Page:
There is nothing like trying to plan a family gathering to bring out the worst in everyone. All of our selfish tendencies and sensitivities collide as we try to plan how we will get together to celebrate and spend time together. Christ's birth, a family member's wedding, or the arrival of a new baby can lose their celebratory nature when they are proceeded by conflict and estranged relationships. Events that should bring joy become shadowed with frustration and anger. It can be hard to be together in the same room after the painful things said along the way.
Let's face it: sometimes people are terrible. In Reformed circles this is called total depravity. Our sinful nature, broken by the Fall, keeps revealing the depravity sin has created in our hearts. People can be thoughtless and ignore our struggles, and may often even be the cause of them. In this broken world filled with broken people, people are going to let us down. The question is not if people will be hurtful to you, but how you will respond to the hurt. We can respond out of our sinful nature or with the love of Christ Jesus. Our response is always our choice.
When people treat you like crap, you have a choice about how you will respond. Paul addressed this struggle in his letter to the Romans chapter 12 stating, "Beloved, never avenge yourselves, but leave it to the wrath of God, for it is written, 'Vengeance is mine, I will repay, says the Lord.' To the contrary, 'if your enemy is hungry, feed him; if he is thirsty, give him something to drink; for by so doing you will heap burning coals on his head.' Do not be overcome by evil, but overcome evil with good." Choose to step out of the conflict and trust that God to enact justice.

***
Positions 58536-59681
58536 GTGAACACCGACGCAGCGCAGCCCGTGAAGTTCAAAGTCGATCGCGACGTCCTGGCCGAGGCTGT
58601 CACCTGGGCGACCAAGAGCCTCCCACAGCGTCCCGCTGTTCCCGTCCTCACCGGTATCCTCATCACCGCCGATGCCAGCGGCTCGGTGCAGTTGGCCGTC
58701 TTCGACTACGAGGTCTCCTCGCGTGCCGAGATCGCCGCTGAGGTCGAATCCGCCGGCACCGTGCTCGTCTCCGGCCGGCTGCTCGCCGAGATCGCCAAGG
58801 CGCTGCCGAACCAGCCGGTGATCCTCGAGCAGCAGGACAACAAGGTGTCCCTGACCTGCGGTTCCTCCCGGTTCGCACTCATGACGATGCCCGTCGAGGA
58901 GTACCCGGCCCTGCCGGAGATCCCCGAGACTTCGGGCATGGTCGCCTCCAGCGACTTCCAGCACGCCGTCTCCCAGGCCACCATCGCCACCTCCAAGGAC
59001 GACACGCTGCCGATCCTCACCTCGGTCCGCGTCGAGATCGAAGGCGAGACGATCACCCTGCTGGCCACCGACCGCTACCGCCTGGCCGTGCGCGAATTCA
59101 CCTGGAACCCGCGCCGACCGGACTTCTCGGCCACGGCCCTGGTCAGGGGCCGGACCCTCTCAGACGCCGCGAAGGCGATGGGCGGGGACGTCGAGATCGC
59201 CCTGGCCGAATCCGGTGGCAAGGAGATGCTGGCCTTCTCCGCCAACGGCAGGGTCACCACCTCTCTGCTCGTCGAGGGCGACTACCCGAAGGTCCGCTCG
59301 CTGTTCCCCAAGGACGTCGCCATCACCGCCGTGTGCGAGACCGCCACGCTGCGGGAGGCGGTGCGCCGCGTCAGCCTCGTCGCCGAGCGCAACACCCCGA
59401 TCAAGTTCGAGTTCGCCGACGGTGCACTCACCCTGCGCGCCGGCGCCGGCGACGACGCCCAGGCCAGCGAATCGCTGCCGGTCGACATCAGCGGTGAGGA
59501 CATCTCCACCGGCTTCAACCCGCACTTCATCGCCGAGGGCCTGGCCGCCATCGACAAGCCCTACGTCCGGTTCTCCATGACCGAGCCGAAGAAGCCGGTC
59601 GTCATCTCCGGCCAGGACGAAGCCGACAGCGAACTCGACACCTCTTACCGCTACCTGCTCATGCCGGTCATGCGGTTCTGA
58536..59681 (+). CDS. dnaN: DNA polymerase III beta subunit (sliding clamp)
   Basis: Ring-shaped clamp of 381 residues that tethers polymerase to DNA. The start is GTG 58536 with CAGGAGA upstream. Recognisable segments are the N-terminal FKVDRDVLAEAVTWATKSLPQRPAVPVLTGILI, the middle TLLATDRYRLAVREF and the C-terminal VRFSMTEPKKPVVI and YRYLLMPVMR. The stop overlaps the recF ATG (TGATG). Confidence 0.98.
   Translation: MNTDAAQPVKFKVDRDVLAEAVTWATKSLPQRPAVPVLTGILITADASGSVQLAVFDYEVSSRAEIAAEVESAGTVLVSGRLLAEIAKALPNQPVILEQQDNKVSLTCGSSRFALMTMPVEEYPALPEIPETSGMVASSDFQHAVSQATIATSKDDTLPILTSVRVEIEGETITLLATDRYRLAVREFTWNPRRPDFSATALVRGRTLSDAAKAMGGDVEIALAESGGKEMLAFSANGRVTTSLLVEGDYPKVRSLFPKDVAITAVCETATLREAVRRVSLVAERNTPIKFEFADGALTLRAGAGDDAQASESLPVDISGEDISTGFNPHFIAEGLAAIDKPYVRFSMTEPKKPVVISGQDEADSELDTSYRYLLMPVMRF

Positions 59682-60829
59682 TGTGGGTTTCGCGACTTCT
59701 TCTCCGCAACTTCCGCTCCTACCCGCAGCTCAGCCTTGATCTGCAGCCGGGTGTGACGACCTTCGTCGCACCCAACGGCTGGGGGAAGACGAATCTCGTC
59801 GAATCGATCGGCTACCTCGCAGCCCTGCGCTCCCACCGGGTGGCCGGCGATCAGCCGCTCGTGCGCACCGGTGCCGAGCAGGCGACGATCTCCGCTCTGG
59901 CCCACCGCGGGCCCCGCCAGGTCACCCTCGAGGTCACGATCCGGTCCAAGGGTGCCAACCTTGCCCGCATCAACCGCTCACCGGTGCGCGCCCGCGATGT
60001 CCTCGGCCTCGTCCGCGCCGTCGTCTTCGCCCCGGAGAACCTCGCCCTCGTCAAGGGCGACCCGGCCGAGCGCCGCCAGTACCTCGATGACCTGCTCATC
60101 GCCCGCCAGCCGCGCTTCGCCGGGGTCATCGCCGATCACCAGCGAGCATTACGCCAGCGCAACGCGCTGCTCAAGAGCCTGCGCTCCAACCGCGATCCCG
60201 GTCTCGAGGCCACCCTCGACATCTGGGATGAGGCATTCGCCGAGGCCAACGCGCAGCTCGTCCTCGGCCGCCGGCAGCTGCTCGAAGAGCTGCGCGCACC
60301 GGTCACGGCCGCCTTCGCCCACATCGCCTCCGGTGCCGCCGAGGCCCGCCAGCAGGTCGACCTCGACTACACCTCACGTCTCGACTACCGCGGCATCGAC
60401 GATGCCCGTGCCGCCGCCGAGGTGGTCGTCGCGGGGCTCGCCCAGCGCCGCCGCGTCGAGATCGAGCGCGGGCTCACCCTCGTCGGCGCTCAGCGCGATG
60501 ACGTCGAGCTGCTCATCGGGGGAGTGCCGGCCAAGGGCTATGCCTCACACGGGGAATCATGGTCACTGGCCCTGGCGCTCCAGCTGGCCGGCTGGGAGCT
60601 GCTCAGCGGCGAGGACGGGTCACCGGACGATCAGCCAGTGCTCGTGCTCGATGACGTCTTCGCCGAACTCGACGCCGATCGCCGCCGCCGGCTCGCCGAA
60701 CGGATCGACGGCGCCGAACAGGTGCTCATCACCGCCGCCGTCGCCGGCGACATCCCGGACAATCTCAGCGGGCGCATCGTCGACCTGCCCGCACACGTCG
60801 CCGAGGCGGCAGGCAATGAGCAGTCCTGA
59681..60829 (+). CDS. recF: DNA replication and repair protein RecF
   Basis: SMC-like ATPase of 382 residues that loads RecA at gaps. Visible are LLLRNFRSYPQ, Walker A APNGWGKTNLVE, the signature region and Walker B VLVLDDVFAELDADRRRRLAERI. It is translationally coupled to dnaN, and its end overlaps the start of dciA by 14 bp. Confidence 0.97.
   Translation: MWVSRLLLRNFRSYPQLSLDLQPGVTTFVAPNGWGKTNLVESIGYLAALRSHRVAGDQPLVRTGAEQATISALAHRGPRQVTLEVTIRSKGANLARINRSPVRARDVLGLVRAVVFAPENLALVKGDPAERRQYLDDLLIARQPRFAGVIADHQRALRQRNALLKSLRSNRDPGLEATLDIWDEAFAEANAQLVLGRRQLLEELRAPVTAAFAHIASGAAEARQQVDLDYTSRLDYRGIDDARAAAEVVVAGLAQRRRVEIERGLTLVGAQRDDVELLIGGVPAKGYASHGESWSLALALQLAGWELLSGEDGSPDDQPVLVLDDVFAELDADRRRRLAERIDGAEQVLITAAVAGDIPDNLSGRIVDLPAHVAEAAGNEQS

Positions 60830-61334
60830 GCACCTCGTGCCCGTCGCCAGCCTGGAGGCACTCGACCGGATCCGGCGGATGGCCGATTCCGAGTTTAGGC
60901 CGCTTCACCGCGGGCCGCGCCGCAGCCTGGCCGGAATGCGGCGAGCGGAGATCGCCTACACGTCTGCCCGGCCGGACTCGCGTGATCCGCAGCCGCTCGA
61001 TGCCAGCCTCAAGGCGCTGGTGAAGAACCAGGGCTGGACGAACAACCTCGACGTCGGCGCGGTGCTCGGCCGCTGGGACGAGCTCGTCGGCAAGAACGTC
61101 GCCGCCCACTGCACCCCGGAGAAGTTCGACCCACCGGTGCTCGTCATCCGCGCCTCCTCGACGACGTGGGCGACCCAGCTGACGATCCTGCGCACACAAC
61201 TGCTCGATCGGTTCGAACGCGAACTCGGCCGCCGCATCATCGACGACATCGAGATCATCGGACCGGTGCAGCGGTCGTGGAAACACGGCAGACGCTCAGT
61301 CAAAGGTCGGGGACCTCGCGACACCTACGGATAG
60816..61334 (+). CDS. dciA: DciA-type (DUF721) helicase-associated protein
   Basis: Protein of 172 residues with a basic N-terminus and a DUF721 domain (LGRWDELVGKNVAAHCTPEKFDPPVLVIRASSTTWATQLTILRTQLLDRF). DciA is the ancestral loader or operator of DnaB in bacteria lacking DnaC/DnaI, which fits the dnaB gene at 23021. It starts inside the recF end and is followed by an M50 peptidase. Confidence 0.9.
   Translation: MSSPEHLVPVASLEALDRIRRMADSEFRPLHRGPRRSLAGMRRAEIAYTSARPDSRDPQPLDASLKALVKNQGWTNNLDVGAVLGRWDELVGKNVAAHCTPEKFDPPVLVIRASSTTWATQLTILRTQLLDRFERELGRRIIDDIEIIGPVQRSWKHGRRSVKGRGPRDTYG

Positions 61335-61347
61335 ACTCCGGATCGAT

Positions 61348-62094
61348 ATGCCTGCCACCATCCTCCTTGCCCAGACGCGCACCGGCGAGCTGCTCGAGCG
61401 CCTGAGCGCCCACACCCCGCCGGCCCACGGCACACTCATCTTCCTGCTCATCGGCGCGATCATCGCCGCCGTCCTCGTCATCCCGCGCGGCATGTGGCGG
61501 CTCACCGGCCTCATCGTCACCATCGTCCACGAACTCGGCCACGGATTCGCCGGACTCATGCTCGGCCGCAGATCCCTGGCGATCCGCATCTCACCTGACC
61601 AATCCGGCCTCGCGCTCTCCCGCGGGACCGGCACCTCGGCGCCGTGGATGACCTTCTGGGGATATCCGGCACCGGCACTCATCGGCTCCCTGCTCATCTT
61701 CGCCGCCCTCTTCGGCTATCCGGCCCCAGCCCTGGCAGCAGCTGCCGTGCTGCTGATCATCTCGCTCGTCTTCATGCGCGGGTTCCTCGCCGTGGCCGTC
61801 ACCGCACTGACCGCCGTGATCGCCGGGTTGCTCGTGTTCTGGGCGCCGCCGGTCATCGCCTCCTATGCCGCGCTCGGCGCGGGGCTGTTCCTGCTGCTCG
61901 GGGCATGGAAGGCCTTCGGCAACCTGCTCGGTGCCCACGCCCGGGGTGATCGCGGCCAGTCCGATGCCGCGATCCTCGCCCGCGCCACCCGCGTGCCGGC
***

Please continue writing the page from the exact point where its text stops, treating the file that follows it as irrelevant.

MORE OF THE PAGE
Our character is seen in our ability to rise above our circumstances to respond with Christ's love. Michelle Obama summarized this truth this way, "when they go low, we go high." She was pointing out the importance of not sinking to the level of someone else's poor behavior, but instead rising above defensiveness and retaliation to show love. Responding in anger is the knee jerk response, but opting to function in grace shows courage. Demonstrating love to those who have hurt us can be difficult, but we can feel good about following Christ's example of sacrificial love.
Choosing to love does not mean ignoring the challenges. Jesus gave instructions in Matthew 18:15-20 for how to deal with a brother who has sinned against us. It involves addressing the problem directly and moving on a path to be restored to your brother with steps toward accountability. We are not to ignore the problem or act like it was no big deal. Instead Jesus tells us to be honest about the hurt with the one who hurt us so that healing can be found. This involves a direct and loving approach to work through the conflict and restore the relationship. It also involves accountability and limit setting for those who are unrepentant.
In conflict, we often seek to win and be right, but we are called instead to seek a higher goal of harmony and peace. It is not about getting our way, but seeking the best outcome for all involved. Romans 12 instructs us to do what is in our power to live in peace. We can't control the behavior of others, but we can control the way that we respond to situations. It is worth setting aside our desires to seek the best interest of our neighbor as well as the greater community.
These steps can guide us to follow God's heart for extending love and restoring fellowship. Relationships can be messy, but they can also find healing and restoration when we infuse them with the love of Christ.
Rev. Dr. Steven Koster